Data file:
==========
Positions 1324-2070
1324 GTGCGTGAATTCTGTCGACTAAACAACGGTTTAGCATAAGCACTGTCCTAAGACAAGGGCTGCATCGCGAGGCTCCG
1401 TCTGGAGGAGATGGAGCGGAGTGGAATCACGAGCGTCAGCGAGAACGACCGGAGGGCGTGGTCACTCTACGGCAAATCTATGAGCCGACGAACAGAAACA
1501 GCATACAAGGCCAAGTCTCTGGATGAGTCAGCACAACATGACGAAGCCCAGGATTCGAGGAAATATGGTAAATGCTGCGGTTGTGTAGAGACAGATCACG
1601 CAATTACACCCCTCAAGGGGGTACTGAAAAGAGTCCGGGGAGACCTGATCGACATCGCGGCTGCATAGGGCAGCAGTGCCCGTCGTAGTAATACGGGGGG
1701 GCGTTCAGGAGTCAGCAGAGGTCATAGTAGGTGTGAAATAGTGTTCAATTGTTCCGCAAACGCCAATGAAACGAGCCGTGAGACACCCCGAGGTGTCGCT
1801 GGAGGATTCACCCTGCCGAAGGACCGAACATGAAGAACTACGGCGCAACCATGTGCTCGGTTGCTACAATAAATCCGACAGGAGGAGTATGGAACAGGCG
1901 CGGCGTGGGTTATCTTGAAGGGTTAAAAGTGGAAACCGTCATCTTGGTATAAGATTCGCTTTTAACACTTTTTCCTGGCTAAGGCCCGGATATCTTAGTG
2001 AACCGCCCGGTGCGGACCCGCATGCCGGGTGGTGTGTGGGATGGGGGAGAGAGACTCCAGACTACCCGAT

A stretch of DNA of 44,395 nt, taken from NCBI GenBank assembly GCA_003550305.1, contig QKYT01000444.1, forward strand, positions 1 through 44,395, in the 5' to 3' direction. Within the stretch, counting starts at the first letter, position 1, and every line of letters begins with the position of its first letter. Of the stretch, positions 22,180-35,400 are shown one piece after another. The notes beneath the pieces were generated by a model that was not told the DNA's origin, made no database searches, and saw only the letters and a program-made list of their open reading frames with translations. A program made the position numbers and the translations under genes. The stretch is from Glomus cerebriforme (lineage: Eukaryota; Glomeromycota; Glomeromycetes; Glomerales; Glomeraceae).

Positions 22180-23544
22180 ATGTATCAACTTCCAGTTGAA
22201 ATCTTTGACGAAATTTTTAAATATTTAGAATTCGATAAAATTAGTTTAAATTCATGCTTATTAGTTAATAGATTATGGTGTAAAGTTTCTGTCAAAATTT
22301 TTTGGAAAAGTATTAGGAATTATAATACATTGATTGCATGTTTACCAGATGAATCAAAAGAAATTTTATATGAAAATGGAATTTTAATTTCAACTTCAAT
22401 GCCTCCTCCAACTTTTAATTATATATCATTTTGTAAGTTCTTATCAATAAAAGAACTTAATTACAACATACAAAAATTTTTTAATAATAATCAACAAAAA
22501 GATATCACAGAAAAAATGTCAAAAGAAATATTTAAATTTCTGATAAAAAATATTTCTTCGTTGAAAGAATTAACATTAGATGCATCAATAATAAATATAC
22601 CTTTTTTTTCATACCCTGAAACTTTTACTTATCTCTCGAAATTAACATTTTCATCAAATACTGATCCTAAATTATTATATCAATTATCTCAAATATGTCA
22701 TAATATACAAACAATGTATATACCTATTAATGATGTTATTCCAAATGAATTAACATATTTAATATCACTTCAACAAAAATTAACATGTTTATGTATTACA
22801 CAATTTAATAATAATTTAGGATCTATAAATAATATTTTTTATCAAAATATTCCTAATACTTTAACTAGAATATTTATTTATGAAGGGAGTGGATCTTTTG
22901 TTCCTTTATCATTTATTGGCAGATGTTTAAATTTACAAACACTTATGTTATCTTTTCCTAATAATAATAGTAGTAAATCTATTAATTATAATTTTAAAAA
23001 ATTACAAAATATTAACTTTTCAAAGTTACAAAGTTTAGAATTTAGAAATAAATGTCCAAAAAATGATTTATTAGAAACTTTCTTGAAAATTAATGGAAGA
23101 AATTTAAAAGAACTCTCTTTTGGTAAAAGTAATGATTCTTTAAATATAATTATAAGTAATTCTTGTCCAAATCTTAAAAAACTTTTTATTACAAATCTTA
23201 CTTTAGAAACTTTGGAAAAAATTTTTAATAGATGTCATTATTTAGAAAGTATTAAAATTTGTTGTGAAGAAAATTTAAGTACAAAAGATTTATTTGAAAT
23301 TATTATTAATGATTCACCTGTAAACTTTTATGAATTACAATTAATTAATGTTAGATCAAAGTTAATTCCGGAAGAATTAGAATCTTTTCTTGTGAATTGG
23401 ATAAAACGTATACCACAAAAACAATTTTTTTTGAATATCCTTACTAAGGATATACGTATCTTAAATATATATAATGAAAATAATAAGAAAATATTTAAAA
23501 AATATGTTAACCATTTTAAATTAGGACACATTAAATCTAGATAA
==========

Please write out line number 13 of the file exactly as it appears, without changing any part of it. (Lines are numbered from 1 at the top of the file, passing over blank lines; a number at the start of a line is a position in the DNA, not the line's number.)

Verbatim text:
22201 ATCTTTGACGAAATTTTTAAATATTTAGAATTCGATAAAATTAGTTTAAATTCATGCTTATTAGTTAATAGATTATGGTGTAAAGTTTCTGTCAAAATTT